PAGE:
‘My husband’s attempts were a disaster’: The women DIYing it for themselves

Don’t wait for someone else to do it – grab your power tools and whip your home into shape

From Room to Improve to Love it or List It, we are all fascinated by the transformation of rooms or even whole houses. That feeling that magic has happened, when a team of experts descends with paint brushes, tool kits and work materials, and set about turning a tired space into something bright, fresh and inviting.

But although we all have grand design ambitions for our homes, the cost of getting someone in to create a whole new look can more often than not pour cold water on our dreams.

Admittedly, being a trained professional gives them an unfair advantage over us mere mortals with an eye for colour and some lofty ideas, but there are plenty of jobs that we can do ourselves and more often than not, make a fine job of them too.

With this in mind, we spoke to two women who have proved more than capable in their decorating and DIY skills, and have gladly shared their experience and advice to help the rest of us master, or at least attempt, to fix up and decorate our living spaces.


No stranger to creating a calming atmosphere in the home, as chief executive of Brooke & Shoals Fragrances, when Alison Banton grew tired of waiting for her husband to carry out DIY minor jobs around the house, she decided to get to it herself.

“As someone who has built a business from scratch, I’m used to just getting things done and because I always have to be focused on moving things forward in work, I am naturally quite impatient about sorting out DIY issues when they arise at home,” she says. “But, it’s so hard to get a workman in to do a big job, never mind small ones, so in the past I would say to my husband that we should try doing stuff ourselves rather than waiting a few weeks until a professional could come and do it for us.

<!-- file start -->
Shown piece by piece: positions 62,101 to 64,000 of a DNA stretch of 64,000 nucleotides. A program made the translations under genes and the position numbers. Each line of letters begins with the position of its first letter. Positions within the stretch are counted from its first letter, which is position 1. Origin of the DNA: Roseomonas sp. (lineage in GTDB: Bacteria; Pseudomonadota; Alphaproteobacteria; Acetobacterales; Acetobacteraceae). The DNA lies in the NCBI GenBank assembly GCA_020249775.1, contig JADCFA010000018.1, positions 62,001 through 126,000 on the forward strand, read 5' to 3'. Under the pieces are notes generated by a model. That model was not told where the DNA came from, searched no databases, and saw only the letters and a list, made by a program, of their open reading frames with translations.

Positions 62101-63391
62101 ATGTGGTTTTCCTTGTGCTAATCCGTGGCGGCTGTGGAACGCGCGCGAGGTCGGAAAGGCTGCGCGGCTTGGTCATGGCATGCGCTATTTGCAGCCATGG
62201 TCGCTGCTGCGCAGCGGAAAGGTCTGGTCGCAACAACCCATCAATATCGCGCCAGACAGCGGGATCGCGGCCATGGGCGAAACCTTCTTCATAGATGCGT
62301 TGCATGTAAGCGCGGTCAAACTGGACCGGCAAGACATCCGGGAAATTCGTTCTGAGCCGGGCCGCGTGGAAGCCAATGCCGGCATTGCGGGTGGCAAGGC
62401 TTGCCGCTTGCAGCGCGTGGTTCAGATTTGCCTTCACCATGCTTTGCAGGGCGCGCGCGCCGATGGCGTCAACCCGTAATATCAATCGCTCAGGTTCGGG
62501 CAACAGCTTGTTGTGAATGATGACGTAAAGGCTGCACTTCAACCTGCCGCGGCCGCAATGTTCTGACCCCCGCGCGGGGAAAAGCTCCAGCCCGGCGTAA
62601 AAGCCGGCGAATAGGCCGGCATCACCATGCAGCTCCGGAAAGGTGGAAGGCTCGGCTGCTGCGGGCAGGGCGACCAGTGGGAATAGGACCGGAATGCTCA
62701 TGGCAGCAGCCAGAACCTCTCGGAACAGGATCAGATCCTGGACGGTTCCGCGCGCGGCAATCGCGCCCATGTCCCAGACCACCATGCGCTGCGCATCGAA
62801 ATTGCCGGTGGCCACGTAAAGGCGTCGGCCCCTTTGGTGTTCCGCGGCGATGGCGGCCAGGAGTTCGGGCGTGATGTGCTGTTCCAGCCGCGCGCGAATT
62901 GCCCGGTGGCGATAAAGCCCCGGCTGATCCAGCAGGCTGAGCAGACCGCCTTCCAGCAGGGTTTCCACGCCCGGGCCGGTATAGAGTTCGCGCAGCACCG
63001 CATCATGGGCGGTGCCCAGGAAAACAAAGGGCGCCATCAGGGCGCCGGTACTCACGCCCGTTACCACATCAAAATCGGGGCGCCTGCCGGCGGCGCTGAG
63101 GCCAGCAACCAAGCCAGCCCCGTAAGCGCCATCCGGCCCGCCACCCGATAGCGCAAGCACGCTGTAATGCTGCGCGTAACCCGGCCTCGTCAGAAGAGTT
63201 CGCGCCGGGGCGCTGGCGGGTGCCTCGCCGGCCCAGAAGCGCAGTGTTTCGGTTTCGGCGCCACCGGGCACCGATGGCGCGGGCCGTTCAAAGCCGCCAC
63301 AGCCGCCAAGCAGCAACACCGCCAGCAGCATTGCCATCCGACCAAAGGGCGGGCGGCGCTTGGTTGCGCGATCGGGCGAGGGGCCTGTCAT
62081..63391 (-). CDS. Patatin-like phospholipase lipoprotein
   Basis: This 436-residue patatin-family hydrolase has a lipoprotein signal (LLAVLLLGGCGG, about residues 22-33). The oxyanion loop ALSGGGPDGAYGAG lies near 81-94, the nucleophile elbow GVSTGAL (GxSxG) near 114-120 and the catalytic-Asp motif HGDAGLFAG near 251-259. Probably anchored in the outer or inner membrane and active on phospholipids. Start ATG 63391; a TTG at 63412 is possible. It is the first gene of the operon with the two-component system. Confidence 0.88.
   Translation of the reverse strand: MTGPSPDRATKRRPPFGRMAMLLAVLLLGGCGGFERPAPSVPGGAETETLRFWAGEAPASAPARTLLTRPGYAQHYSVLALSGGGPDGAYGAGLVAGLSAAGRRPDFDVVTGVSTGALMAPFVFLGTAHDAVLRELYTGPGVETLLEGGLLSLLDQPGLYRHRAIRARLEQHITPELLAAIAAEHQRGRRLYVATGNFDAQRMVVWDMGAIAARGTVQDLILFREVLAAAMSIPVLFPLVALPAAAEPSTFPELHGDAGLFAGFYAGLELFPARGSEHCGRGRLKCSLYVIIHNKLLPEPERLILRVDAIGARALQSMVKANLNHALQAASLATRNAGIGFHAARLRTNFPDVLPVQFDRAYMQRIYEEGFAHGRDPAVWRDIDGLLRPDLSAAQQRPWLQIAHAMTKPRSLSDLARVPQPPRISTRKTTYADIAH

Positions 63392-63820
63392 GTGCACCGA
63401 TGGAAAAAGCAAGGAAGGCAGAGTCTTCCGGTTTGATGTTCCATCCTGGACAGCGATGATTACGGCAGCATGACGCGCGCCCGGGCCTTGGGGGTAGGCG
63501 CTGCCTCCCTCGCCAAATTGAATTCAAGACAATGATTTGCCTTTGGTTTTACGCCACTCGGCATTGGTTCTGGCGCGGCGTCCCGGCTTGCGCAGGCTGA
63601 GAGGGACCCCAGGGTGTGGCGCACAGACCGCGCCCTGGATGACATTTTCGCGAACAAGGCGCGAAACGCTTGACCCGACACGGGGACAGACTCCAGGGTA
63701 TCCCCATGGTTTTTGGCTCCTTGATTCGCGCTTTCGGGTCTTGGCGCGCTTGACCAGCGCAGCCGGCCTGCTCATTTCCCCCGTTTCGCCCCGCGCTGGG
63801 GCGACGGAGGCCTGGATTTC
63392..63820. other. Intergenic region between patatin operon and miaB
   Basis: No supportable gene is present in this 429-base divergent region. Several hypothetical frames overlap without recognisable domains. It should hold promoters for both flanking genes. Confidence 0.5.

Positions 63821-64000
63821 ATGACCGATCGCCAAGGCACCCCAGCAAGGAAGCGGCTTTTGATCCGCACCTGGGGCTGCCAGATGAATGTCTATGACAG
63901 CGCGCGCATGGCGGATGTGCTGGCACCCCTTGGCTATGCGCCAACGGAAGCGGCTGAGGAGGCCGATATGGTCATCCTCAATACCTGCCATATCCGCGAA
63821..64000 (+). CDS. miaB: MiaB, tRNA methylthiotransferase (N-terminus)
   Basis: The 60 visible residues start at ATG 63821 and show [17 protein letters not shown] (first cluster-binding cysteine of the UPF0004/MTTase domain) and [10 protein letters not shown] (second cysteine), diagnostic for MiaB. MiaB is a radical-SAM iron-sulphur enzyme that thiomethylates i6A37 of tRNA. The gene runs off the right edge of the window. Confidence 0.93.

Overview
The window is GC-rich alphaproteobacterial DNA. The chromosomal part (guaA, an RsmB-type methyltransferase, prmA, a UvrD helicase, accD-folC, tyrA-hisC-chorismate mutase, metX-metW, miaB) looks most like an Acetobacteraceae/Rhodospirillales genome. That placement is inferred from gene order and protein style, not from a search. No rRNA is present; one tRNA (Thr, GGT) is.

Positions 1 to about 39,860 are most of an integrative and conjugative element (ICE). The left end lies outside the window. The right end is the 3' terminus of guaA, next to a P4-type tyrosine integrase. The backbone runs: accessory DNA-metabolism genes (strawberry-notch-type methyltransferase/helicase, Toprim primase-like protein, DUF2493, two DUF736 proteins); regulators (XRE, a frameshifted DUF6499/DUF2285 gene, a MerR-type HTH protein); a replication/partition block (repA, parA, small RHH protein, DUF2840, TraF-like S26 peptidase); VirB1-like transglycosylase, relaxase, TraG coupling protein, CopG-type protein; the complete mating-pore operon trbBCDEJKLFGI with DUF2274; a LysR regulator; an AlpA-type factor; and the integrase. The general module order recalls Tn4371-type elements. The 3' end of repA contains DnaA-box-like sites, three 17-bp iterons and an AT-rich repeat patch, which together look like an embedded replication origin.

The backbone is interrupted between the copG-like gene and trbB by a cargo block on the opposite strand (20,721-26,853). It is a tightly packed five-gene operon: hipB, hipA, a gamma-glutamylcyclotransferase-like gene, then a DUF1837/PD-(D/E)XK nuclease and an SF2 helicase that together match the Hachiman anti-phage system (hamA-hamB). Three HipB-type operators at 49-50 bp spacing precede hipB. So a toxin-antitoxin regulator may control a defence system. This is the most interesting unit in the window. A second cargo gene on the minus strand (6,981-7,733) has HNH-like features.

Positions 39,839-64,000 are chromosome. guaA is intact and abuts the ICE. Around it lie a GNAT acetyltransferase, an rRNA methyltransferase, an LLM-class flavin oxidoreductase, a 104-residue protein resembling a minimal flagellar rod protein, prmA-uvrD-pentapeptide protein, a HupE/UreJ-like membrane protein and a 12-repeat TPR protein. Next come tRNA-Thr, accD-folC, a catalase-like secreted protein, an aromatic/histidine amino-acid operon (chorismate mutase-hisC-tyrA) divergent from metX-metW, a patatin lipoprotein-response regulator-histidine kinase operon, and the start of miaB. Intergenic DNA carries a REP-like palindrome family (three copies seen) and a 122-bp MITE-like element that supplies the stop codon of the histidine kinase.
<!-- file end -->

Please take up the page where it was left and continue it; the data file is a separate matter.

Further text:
“However, it soon became very clear that he was not keen on DIY and in general his attempts were a disaster, with crooked curtain poles and lumpy plastering over holes. But he is an amazing cook, and I really dislike cooking but I love drilling holes in walls and hanging things so that they are straight – it was the perfect division of labour and since then, I have hung all the curtain poles and pictures around the house.”

So much so, that Banton now has an impressive tool bag, containing an electric drill, an electric screwdriver, a spirit level, a couple of hammers, allen keys, every size of screw and panel pin, rawl plugs, and many other DIY bits and bobs.

“All of which my husband is forbidden from touching!”

Having successfully tiled a floor last year, the mother-of two, who lives in Wicklow, is so keen on DIY that she’s planning on asking for a pneumatic nail gun for her birthday, as she continues to master her DIY skills.